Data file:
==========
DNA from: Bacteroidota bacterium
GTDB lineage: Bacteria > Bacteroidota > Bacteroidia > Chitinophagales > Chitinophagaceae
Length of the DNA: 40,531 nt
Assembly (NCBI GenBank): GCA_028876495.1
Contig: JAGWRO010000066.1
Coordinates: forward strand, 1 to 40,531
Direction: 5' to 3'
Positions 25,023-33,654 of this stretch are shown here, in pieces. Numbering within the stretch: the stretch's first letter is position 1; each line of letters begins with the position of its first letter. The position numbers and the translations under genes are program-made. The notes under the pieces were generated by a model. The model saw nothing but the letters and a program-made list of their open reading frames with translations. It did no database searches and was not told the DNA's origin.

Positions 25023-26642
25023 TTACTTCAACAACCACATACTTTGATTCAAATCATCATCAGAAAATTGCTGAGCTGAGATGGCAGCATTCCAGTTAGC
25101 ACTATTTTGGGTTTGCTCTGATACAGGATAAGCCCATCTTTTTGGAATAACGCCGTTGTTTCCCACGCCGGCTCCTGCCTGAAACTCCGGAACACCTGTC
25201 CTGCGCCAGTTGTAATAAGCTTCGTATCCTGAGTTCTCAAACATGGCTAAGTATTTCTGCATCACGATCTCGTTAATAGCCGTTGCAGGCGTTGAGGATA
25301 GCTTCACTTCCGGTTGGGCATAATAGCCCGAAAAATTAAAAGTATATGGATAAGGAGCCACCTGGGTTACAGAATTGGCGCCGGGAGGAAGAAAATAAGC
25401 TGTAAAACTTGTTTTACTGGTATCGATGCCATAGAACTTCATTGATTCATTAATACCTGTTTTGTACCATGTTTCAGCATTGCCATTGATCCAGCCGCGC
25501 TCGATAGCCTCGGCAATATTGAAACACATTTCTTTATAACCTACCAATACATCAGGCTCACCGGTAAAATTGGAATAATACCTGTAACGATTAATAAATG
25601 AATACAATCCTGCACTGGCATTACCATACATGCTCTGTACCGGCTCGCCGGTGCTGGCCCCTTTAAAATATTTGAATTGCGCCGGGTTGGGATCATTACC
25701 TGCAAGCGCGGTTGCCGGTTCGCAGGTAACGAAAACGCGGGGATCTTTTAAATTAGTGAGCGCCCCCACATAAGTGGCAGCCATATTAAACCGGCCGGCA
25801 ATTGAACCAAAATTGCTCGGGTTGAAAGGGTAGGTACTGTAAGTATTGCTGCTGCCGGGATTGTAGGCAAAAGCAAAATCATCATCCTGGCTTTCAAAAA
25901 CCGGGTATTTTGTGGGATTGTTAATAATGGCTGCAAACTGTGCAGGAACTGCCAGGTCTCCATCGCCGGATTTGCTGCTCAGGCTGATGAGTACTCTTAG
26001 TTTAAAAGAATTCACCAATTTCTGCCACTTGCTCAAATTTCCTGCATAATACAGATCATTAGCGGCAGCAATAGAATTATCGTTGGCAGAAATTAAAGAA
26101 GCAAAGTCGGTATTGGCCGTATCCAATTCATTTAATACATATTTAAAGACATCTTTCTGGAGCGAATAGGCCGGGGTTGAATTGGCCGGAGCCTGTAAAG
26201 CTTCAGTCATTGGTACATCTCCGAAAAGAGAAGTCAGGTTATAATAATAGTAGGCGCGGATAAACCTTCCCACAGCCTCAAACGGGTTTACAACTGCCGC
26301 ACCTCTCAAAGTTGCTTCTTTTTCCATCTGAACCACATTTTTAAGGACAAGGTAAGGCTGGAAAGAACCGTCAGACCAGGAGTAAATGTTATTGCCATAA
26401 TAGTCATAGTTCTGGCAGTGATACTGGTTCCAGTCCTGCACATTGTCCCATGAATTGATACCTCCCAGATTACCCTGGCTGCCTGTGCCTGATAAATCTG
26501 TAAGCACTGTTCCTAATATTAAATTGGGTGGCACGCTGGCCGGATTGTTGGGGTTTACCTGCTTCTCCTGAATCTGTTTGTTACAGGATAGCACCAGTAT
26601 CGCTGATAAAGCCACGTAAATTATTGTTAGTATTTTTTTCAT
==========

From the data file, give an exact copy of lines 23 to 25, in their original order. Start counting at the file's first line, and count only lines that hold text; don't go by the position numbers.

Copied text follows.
26301 ACCTCTCAAAGTTGCTTCTTTTTCCATCTGAACCACATTTTTAAGGACAAGGTAAGGCTGGAAAGAACCGTCAGACCAGGAGTAAATGTTATTGCCATAA
26401 TAGTCATAGTTCTGGCAGTGATACTGGTTCCAGTCCTGCACATTGTCCCATGAATTGATACCTCCCAGATTACCCTGGCTGCCTGTGCCTGATAAATCTG
26501 TAAGCACTGTTCCTAATATTAAATTGGGTGGCACGCTGGCCGGATTGTTGGGGTTTACCTGCTTCTCCTGAATCTGTTTGTTACAGGATAGCACCAGTAT